If you have a car, then you’ll most probably agree that tyres are quite important to your vehicle’s efficiency, safety and reliability.
However, we need to remember that tyres—regardless of how expensive or branded they may be—will succumb to age. Over the years, your ever useful tyres will depreciate, and will need to be replaced. Otherwise, there will be a safety issue in your hands.
So, how do we make sure that our tyres are still dependable and useful?
Here are some aspects that you might want to take into account:
Good Tyre Treads Does Not Automatically Equate to Usability
Although having good tyre treadsis a good indicator that it’s not worn out, that doesn’t strictly mean it’s not ripe for replacement.
Think about it: If you have a car that you only use during the weekends, chances are its tyre treads might still look good. Unfortunately, if such tyres have gone beyond their expiry date—then they will still need to be replaced.
Remember that an aged tyre (even if bought “brand new”) does not make it safe on the road. In fact, using aged tyres may compromise your vehicle’s handling and drivability. So, you need to be extra careful in taking your pick.
What Happens When Tyres Age?
Considering that tyres are generally made of rubber, they will eventually crack over time (like a rubber band does). Such cracks may develop in the exterior or interior of the tyre, which means significant cracks could already have developed inside your tyres—without you noticing it. And that’s where the problem lies.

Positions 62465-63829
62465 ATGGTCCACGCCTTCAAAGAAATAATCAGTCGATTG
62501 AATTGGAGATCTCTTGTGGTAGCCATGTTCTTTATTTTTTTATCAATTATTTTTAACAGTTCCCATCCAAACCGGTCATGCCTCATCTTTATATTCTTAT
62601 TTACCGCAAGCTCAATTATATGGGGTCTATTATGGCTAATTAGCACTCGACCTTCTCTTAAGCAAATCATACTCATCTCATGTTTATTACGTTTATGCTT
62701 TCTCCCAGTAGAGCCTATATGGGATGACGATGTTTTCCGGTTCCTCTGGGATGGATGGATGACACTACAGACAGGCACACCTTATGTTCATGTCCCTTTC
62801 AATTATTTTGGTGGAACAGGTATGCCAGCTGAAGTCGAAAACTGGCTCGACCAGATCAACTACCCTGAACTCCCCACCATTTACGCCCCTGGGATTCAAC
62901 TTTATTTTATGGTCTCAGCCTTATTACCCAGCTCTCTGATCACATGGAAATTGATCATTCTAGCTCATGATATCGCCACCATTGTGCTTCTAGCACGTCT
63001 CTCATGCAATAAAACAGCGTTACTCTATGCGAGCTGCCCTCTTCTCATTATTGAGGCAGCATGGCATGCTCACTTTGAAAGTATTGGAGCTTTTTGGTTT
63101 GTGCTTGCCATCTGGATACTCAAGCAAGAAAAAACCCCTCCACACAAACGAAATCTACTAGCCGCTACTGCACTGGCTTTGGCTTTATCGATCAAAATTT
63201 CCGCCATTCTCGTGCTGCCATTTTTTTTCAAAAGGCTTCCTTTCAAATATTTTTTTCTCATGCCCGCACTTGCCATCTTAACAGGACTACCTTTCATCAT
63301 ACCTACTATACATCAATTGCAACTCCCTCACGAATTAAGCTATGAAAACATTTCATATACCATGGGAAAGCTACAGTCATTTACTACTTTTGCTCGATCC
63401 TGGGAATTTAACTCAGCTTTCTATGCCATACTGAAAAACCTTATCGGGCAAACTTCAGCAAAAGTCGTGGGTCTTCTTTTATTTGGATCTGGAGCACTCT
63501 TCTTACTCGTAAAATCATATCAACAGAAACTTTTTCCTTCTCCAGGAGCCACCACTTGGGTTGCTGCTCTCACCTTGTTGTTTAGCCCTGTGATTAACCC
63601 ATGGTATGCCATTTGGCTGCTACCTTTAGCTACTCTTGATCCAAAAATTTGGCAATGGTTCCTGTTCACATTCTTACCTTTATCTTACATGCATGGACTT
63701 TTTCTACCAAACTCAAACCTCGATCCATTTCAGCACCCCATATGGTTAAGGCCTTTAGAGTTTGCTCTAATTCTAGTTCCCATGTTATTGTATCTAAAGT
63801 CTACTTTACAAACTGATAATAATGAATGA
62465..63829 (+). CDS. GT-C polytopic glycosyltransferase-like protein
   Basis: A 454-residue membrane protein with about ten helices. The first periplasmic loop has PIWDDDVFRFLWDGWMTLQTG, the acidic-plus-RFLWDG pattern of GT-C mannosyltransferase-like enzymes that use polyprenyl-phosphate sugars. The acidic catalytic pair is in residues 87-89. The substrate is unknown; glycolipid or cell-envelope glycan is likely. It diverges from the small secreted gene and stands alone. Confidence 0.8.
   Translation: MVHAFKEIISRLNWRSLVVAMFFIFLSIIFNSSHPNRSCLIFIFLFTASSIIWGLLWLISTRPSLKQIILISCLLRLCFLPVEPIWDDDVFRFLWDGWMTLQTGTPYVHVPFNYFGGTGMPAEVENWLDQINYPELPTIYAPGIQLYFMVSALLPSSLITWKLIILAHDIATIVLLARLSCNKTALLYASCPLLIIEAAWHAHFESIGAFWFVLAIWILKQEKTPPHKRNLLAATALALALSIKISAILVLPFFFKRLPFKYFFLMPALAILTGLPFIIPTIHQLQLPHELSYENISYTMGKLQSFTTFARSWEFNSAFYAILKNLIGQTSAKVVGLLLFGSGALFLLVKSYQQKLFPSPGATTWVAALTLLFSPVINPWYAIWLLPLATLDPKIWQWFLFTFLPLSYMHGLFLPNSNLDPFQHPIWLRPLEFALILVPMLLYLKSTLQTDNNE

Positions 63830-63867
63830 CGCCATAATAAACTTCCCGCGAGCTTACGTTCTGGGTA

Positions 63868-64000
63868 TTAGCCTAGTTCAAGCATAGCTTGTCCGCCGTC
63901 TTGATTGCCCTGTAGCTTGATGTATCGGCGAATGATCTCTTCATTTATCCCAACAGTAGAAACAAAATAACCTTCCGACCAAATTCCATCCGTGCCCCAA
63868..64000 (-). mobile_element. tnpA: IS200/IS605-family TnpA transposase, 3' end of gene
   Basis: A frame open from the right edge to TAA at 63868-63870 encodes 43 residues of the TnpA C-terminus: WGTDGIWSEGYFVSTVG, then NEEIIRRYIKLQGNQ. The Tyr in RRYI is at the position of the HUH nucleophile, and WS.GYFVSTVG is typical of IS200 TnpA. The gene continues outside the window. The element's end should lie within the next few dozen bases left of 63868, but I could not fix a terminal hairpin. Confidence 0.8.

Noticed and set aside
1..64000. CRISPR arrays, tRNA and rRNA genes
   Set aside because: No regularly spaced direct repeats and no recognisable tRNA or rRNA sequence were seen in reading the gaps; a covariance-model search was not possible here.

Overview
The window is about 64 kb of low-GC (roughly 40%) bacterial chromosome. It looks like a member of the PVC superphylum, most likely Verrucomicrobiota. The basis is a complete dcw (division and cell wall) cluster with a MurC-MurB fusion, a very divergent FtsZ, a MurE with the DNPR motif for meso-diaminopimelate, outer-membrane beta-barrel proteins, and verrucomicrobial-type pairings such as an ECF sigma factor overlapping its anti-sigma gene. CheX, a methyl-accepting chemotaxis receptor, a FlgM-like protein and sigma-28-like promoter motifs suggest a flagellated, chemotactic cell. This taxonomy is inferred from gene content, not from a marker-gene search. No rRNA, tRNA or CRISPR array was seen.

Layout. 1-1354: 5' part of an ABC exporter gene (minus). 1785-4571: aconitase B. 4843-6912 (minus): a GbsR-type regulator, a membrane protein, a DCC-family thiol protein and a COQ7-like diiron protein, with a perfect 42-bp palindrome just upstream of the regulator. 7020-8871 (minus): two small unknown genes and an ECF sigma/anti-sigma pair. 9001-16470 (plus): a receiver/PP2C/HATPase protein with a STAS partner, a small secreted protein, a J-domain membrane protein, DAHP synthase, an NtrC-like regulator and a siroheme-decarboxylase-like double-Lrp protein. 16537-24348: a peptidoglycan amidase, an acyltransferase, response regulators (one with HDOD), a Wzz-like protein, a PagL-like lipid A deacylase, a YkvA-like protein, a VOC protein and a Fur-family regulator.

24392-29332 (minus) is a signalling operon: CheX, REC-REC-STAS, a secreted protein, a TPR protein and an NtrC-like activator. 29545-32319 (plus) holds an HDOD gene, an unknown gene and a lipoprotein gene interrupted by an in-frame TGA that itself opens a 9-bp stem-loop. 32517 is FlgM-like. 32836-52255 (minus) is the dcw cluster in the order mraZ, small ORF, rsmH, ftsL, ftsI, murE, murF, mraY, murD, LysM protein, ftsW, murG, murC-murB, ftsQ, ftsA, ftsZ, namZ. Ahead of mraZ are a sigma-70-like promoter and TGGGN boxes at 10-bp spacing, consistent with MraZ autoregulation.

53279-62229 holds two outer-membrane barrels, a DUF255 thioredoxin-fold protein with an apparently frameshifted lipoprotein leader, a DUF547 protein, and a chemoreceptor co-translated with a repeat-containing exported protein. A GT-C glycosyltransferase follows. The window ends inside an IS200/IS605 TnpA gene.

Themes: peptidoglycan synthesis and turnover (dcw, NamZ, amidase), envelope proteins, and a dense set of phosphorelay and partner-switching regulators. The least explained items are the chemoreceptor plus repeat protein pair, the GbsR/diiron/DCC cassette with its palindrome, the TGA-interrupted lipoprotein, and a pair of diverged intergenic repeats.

Tyre cracks may likewise eventually cause the steel belts of the tyre to separate, which obviously, can be a very serious issue.
It is worthy to note, however, that certain tyre types and brands actually make use of “anti-ozinant” compounds that delay the ageing process. However, that doesn’t make the tyres “immortal.” Eventually, time will catch up with these tyres. That is why we need to be as prudent and as careful as possible in ensuring that our tyres are in top shape.
Inspecting Your Old Tyres
Keep in mind that most tyres have expiry dates. Try to look at your tyres and see if they still fall within the appropriate periods. If they still are, check for any cracks, deformation or signs of damage.
You might also want to consider the type of car your tyres came with. Most car manufacturers suggest replacement of tyres—despite tread life (or how good the treads look) within a specific period of time.
Note: Various factors such as heat, frequency of use, storage, driving habits and many others can play a role on how safe (or unsafe) your tyres will be. Hence, you might want to look into them as well.
So, are your old tyres still safe on the road? Try to check them out for yourself. After all, safety is and will always be important, right?